What’s the first thing you do when you visit a new city? Do you go straight to the tourist bureau to ask for information and pick up a map, or do just walk into the crowd and let your instincts take over?
Both are valid methods for a traveller to explore a new place, but if you’re hard-pressed for time and you have a shoestring budget, then you’d want to squeeze in as many sights and landmarks as possible taking the shortest and most efficient route available.
That’s why tours are so useful. Although they come at a cost (less freedom to move around as you wish), the structured way you’ll visit a new place means that you’re unlikely to: a) get lost and waste precious time and money, and b) miss out on important things to do or see.
The same concept applies for exploratory testing.
The use of tours in exploratory testing minimises the “directionless” feeling most inexperienced testers get when performing it. By “going on a tour” you create a path of sorts which guides through the intricacies of the product and gives you more confidence when exploring it.
The idea of tour testing has existed well over a decade and various authors and organisations have contributed to a better understanding of how it works. In this blog post, I discuss this approach to exploratory testing and suggest some tours you can try right after your finish reading.
A formal definition of tour testing and its possible uses
My personal definition of tour testing, based off Cem Kaner’s, is:
“Tour testing is a structured approach to exploratory testing, where the exploration of a product is organised around a specific theme.”
As you can note from the definition, there are two important components that distinguish tour testing from “pure” exploratory testing.
- Tour testing uses a structure or method that gives the tester a particular focus in the way he or she goes about exploring a product and looking for bugs.
- This structure is combined with a theme that informs the type of questions that are asked and type of observations the tester should be making.
There are many possible uses for tour testing, chief amongst them is to conduct exploratory testing but using a structured approach. Tour testing also makes it easier to thoroughly review a product or particular features in it, understand how it works, as well as come up with fresh ideas for test cases.
Different types of tour testing
There are several tours you can go on. Each one gives you the opportunity to study your product from a different frame. By stringing tours together you’ll get a multi-faceted perspective of your software and obtain a richer pool of ideas, data, and questions that contribute to an overall better understanding of the product.
Take a look at these 8 different tours you can embark on:
- Requirements tour: Find all the information in the software that tells the user what the product or certain feature does. Does it explain it adequately? Do results reflect the claims made?
- Complexity tour: Look for the most complex features and data, in other words, all places where the most inextricable bugs could lurk
- Continuous use tour: Leave the system on for a prolonged period of time with multiple screens and files open. Observe what happens as disk and memory usage increase
- Documentation tour: Tour the help section of your product and follow some instructions to see if they produce the results desired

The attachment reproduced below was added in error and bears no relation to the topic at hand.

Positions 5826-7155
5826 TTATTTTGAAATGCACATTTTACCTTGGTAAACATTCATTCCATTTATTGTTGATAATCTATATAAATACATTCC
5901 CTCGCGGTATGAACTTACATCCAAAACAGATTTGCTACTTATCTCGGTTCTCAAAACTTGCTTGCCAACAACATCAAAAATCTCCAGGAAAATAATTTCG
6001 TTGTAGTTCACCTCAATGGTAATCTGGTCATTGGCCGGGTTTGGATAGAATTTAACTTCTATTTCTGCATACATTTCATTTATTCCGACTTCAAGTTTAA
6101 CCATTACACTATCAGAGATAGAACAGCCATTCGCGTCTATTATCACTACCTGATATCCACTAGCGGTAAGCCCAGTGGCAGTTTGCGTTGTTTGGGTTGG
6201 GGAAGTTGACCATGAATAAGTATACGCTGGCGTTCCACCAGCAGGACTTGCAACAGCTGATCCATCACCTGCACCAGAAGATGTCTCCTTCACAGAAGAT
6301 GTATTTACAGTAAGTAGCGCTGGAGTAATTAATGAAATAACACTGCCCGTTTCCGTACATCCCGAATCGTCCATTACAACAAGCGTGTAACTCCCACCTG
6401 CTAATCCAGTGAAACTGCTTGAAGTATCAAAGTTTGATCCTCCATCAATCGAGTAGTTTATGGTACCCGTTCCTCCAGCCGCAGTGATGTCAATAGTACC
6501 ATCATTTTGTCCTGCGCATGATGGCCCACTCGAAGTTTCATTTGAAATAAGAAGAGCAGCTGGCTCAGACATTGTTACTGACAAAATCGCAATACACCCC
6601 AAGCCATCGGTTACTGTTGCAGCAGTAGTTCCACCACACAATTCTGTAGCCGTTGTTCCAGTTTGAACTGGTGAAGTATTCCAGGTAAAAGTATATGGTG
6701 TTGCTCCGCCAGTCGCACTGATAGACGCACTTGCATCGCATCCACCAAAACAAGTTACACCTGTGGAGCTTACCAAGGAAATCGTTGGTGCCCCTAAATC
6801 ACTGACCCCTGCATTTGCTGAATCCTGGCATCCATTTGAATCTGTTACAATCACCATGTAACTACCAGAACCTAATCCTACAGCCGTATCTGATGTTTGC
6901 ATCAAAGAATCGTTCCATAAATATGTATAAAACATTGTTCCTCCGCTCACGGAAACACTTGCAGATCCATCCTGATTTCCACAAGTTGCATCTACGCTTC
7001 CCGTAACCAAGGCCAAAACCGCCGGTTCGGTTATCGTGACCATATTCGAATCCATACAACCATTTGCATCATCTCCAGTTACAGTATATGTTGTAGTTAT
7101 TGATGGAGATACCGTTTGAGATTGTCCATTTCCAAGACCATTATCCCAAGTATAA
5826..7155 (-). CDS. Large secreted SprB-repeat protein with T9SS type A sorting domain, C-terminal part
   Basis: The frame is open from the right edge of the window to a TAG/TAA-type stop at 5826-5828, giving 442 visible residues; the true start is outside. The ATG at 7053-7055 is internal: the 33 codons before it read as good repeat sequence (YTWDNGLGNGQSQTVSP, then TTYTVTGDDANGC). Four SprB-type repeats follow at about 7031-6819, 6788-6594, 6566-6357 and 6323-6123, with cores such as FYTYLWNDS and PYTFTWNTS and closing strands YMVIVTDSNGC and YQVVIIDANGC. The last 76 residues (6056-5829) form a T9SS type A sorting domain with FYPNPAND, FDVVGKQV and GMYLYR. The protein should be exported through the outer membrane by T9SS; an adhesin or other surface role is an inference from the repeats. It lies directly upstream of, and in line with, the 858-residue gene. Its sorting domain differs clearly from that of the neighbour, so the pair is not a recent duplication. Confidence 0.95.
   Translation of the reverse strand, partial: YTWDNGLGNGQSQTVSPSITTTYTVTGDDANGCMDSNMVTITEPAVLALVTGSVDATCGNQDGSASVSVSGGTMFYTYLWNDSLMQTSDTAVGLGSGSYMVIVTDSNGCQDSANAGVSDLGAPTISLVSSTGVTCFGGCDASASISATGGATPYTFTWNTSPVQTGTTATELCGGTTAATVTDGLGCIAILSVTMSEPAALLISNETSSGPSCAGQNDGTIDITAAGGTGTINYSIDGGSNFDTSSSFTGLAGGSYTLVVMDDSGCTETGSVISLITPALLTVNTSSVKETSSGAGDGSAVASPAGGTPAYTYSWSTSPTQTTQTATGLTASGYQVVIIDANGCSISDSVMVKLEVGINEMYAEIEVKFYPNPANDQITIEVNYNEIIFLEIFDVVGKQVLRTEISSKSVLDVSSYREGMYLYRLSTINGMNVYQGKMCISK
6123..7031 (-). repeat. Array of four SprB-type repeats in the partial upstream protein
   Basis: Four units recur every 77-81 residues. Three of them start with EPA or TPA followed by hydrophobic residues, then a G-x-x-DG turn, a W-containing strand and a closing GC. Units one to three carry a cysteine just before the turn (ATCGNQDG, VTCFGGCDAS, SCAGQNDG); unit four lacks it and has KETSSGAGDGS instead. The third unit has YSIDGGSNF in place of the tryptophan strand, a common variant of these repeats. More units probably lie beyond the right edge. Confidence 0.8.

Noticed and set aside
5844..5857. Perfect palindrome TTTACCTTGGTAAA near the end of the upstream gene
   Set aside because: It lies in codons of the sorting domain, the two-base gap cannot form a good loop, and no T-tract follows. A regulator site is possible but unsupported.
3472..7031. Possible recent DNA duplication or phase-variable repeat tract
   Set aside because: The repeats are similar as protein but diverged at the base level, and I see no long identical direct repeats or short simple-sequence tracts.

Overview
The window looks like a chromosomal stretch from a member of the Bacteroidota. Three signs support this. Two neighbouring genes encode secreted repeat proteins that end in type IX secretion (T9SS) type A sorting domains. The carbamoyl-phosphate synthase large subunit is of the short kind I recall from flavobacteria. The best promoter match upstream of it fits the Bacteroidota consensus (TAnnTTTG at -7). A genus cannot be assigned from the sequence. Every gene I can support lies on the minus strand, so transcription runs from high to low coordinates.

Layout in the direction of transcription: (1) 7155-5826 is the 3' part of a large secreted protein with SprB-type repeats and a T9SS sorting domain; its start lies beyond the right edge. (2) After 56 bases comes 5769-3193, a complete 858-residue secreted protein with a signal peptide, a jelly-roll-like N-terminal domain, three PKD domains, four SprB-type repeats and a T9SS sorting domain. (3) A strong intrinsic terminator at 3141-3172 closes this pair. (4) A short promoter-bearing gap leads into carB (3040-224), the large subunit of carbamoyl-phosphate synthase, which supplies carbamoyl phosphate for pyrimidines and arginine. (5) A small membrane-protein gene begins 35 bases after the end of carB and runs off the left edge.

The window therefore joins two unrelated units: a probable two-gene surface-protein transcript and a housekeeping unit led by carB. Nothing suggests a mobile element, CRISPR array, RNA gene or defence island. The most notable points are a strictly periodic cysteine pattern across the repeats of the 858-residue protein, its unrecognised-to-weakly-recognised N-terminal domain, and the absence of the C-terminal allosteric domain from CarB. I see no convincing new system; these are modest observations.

- Feature tour: Try as many of the controls and features available on the application as possible
- Inter-operability tour: Check if the system interacts as it should with third-party apps and whether data is shared and updated as it should
- Scenario tour: Create a scenario (user story) that mimics the real-life interaction of a user with the system and play it out
- Variability tour: Look for all the elements that can be changed or customised in the system and test different combinations of settings
All tours lead to one destination: The User
Too often with exploratory testing, professionals become absorbed with the journey and forget all about the destination.
The end-user is the beneficiary of every technique we have in our arsenal, so when doing tour testing it’s always a good ideas to keep the bigger picture at the back of your mind and reflect on the ways one tour interrelates with other tours and different aspects of software development.
In fact, all tours intermesh in one giant web of value adding and if in the middle of one tour you make observations or formulate questions related to other types of tours, jot them down and make sure you tackle them later.
Using tour testing is a simple and logical way to address the most common shortcomings of “pure” exploratory testing, namely the lack of pre-defined goals and protocols that newbie testers find particularly frustrating and confusing.
By “going on a tour”, testers can be assured that they covered all bases in their work and approach exploratory testing with more confidence. Eventually, when it’s time to take the plunge into pure exploratory testing, testers will have internalised a better sense of what to look out for and how to make their wanderings through the software more fruitful.
Keep in mind that tour testing isn’t an alternative to unstructured exploratory testing.
The two don’t exclude each other. Tour testing is a great choice for inexperienced testers, and even experienced testers will want to use it when time and resources are in short supply. Unstructured or “pure” exploratory testing brings with it a whole host of benefits which tour testing doesn’t; take a look at these earlier blog posts I wrote to learn more.